I was unable to make the event, but shared in some of the excitement the organisers had in trying to make the software chosen for the event run on the machines that had been rented. In the end, it all worked out for the best.
It's great that there are festivals like this showcasing and celebrating interesting projects from outside the high profile world of corporate -made videogames. Long may they continue.
This is a new boat racing game, made in the style of a kart-racer - simple to learn, but challenging to beat. The game is Aquadelic GT, by the Czech Republic studio Hammerware under the Arcade Moon imprint of our Slovakian friends 3D People and published in Europe by JoWood. My team at International Hobo has been helping them out on the design and script, and the finished game should be on sale shortly.
The game has been quietly coming together in the background, and as if from nowhere we were suddenly delivered a master candidate (the last versions of a game before it goes into production) which we've been frantically playing for the last few days. There are a few rough edges, but I've been having a blast with this game - the most fun I've had with boats in a videogame since Wave Race 64 - and that was fifteen years ago. It's hard to believe this was put together on such a modest budget.
There are a few interesting things to note in the design. Following the latest trend in "embedded menus", we did away with a menu structure for tying together the main play, and instead placed the player directly into the world. So you begin with your little rusty bucket in Russia, and can run people around as a taxi for cash, or get started on your racing career by going to one of the race sites. By making "free ride" the main game mode (racing being accessed from this), we allow new players ample opportunity to practice controlling the boats, and to learn the layout of the areas as well. It's a small thing, but it was worth the extra effort.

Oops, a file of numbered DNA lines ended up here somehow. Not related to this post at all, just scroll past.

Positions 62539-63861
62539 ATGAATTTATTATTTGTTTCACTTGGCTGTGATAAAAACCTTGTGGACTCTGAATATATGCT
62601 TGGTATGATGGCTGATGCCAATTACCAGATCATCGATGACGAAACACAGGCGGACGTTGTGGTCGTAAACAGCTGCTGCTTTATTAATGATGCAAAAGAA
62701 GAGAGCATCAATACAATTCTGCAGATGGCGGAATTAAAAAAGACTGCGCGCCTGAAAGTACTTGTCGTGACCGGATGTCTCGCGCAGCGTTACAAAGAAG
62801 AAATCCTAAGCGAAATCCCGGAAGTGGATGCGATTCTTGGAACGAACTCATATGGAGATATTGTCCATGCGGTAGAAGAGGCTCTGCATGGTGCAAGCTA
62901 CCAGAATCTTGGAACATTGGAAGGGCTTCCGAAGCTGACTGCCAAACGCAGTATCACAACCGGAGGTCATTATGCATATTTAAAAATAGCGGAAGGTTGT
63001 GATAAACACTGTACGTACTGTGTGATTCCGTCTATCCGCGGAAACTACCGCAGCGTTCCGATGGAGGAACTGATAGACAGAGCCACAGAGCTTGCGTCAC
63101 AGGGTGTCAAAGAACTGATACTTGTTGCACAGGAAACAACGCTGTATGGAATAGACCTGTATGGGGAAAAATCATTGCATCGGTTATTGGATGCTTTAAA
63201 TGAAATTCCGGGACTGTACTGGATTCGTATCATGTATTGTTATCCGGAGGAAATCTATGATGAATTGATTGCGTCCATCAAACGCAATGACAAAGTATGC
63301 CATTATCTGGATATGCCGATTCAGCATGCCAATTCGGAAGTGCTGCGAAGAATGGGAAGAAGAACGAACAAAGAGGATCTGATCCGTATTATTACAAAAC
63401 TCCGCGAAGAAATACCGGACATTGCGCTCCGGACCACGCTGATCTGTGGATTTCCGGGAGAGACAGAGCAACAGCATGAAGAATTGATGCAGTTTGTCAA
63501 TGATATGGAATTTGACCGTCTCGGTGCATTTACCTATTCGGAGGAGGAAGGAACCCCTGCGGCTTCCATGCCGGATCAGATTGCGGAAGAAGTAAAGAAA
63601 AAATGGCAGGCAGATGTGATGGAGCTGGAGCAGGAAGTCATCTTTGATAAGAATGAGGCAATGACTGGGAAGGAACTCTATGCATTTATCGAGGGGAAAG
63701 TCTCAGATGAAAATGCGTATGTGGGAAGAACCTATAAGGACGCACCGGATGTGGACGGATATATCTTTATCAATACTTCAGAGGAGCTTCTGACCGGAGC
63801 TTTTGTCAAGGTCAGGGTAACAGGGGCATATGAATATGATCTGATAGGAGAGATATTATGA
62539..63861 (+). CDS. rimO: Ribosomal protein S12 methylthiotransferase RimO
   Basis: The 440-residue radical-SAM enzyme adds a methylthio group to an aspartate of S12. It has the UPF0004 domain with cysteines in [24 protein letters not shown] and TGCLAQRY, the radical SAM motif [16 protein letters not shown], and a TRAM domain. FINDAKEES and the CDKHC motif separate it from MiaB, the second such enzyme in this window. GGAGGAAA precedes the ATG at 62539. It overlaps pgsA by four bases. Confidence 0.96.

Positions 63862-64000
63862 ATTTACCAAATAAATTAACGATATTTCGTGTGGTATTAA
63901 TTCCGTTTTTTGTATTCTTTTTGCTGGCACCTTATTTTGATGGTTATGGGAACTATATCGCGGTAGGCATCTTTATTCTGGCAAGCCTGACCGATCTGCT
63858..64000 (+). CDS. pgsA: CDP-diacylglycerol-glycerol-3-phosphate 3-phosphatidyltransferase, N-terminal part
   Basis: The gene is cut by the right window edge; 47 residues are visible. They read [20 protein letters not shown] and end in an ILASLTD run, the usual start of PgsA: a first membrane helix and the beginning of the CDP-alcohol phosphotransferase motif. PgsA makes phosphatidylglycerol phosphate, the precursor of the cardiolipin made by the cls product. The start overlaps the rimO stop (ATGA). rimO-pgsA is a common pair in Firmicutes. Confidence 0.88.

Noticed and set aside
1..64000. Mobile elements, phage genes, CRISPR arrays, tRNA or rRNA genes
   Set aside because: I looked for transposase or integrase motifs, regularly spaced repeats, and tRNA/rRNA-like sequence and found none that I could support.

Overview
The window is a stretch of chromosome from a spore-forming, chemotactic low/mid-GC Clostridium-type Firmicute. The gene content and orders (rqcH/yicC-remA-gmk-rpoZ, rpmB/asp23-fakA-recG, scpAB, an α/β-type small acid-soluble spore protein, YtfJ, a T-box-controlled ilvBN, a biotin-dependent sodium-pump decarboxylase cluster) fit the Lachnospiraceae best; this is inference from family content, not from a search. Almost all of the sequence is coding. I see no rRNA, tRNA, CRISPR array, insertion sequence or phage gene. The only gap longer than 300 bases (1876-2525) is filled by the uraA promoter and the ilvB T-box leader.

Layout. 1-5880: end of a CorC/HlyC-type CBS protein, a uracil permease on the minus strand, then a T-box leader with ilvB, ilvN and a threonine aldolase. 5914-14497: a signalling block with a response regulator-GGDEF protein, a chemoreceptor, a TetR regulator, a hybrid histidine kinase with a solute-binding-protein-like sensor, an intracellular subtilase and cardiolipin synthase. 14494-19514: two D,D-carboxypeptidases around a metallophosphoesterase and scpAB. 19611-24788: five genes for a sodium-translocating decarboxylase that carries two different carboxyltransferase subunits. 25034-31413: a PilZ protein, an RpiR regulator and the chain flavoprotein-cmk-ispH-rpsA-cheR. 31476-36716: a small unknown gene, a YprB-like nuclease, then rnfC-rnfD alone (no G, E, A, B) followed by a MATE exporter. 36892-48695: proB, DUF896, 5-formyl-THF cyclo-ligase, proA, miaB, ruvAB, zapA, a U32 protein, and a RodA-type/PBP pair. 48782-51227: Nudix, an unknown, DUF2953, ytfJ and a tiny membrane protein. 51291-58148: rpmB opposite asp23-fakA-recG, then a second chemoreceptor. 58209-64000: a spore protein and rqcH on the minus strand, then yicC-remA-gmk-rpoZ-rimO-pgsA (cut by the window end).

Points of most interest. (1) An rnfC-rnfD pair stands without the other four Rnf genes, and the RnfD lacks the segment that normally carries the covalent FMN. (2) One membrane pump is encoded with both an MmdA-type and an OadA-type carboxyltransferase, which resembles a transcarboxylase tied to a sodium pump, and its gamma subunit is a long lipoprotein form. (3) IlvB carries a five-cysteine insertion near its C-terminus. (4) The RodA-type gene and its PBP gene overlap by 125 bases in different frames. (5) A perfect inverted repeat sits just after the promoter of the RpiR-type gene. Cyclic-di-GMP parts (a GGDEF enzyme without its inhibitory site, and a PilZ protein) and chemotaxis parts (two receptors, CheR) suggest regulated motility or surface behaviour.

The racing gets quite frantic! The weapons are a good mix, and satisfying to use. The physics in the game means that hitting someone with an exploding frog or a shark torpedo can send them rocketing off to nowhere, but the player can always tap "R" to respot themselves if they end up somewhere inconvenient. It starts easy, but gets much harder as the game goes on. Finishing was a challenge, but it must be said that the final boat outclasses everything, so players who struggle can keep saving their money until they can afford the ultimate vessel.